This series begins with the desire to study the classics, gain more knowledge, have both a deeper understanding of, and maybe develop respect for, the Horror films of our past. The reviews I find cover thoughts on both films, with the reviewer watching the original film FIRST. Not me. Not this series. Having virgin eyes to many ‘vintage’ films, I come with unbiased viewership.
Both films do follow similar storylines, a man struggling with the inner war of giving in to the desire to scalp beautiful women. But here’s where the similarities end. I’m trying my hardest to keep this series spoiler free, so you can easily decide whether both, one, or neither sound good to you. Or you can argue me in the comments below! Be prepared for me to argue back. 😉
We’ll follow this order:
- Explore thoughts on the 2012 remake starring Elijah Wood and directed by Franck Khalfoun
- Dig deep into thoughts on the 1980 original starring Joe Spinell and directed by William Lustig
- Does the remake measure up to the original?
My initial thoughts after viewing the opening scene of the 2012 remake are mixed. I mean, it is a hell of an opener, way to set the scene! The story can’t possibly be going anywhere GOOD. But there’s a lot of telling, and not enough showing me information I need. I feel like I’m meant to be shocked, but that’s it, nothing more complex than that. But that can be okay in some instances. Let’s truck on.
I’m loving the depiction of paranoia, but I want more. I want to see our main character, played by Elijah Wood, drenched in suspicion at every turn, in every scene. I want him pulled down, stuck in the loop of paranoia, not just shown this part of him so little. Give me more!
Watching from Wood’s POV for the majority of the film is fun, a little touch of individuality we don’t see everyday. The obsessive interest and behavior we get to see as if we, too, are a part of Wood. As if we, too, have similar interests and behaviors. Neat!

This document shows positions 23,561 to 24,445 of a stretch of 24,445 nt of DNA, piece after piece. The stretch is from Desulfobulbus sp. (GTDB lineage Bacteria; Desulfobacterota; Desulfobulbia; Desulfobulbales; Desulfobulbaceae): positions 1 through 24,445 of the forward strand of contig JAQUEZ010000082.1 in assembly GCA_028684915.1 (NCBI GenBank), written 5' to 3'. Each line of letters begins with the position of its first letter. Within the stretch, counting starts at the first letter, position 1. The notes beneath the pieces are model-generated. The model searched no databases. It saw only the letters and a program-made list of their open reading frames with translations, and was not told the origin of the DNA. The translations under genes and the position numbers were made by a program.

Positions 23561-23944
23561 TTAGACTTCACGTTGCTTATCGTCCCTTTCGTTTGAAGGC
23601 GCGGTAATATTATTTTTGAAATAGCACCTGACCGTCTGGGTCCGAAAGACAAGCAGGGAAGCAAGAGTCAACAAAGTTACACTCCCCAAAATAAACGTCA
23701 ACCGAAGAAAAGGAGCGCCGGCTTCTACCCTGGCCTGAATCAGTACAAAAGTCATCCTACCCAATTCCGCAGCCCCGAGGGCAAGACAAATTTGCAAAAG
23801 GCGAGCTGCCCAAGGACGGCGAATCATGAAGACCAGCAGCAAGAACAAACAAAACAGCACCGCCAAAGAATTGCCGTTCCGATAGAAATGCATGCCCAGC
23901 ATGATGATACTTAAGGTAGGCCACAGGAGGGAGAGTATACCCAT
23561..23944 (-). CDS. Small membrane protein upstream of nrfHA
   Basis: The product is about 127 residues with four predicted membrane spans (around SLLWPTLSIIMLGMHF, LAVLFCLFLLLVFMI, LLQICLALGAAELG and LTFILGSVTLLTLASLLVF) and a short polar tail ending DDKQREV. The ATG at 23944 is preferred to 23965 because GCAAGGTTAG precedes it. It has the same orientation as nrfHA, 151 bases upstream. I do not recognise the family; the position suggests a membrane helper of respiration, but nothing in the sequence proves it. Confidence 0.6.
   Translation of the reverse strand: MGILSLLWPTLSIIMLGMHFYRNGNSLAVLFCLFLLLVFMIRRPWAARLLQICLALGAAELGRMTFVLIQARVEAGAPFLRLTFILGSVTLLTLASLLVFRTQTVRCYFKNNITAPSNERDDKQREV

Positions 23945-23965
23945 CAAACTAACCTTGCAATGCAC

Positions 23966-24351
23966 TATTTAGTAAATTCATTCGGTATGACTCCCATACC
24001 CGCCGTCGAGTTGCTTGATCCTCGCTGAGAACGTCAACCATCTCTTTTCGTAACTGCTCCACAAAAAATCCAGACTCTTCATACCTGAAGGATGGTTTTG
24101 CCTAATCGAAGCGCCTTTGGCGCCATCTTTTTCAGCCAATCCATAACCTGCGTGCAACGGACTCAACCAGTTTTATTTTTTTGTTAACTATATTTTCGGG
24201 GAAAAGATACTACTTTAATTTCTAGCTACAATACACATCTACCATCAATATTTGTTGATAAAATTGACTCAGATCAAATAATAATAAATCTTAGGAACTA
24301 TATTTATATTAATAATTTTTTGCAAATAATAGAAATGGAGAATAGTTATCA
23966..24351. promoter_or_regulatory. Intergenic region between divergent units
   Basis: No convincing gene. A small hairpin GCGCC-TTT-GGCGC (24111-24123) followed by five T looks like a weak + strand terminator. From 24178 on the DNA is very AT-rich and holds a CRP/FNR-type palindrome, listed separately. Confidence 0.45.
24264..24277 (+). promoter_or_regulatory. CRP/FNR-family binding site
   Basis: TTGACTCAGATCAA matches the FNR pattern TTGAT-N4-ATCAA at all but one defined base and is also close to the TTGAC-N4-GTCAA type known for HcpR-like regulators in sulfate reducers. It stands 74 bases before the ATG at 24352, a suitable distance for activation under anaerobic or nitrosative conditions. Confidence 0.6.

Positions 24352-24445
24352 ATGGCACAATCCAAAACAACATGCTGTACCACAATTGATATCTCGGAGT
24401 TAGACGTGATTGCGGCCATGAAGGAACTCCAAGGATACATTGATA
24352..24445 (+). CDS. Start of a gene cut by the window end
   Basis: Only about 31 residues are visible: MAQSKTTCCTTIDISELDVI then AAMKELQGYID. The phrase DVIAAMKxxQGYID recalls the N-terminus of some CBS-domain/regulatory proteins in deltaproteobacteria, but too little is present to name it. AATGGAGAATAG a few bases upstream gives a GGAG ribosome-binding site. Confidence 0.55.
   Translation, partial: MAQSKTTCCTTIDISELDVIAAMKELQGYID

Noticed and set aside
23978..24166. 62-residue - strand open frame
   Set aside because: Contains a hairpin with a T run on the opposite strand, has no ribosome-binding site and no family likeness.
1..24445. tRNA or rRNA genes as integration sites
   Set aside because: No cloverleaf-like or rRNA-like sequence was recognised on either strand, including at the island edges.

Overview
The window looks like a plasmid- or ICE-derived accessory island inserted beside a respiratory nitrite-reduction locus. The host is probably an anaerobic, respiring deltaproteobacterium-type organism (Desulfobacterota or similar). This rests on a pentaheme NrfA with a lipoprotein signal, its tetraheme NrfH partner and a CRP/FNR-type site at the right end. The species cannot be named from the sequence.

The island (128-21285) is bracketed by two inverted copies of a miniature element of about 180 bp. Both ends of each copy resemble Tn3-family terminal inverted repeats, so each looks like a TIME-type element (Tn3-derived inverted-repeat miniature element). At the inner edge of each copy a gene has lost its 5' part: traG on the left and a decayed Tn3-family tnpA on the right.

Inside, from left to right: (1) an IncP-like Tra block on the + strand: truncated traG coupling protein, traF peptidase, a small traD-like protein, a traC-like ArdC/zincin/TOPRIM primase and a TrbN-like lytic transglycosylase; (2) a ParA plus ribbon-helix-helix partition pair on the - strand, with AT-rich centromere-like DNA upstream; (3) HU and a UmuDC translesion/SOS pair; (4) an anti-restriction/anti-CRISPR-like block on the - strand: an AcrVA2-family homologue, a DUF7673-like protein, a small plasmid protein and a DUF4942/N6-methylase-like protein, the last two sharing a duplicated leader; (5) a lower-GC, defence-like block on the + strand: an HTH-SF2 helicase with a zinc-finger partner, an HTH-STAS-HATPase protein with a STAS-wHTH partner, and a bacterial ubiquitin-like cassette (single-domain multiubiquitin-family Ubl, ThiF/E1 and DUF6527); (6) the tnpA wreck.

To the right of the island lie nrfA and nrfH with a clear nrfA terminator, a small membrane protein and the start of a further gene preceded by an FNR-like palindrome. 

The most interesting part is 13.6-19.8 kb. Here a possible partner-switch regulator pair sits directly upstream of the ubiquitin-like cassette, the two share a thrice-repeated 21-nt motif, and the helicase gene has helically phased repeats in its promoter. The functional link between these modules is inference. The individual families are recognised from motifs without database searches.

I wish the auditory cues were a little more…specific…and I didn’t have to work as hard to ‘get’ what’s happening. But thankfully this did not take away from the terrifying notes and rhythms of being a woman afraid, being surrounded by the evidence of humans, yet no help comes. How deep this can run. Fantastic job getting me worked up!
In addition, we’re shown the tragic results of giving into our instincts and transgressive thoughts. Medicating the symptoms, while the tumor grows. The horrifying pieces of this remake aren’t throughout, but are strong enough to give nightmares and inspire thought.
Neither Wood’s character or any of the women convince me to like them. Don’t get me wrong, I enjoy an unlikeable character, I find them the most fun, the most…REAL. Nobody is really all that likeable, are they? But I feel like I would be dreading the inevitable more if I was given the opportunity to find redeeming, surface level human qualities in our main male and female characters.
Wood’s acting is fine. There are points of genius, but that ending scene….I can’t. I just can’t. Don’t.Make.Me.Start.Laughing.Again.
But the nods to other horror greats! I caught a little wink to American Psycho, 28 Days Later, and Silence of the Lambs. Did I miss any? Nice little kisses to HORROR. Cool, this film is shouting fanboy, which is fine. Errr… but I thought it’s supposed to be a remake?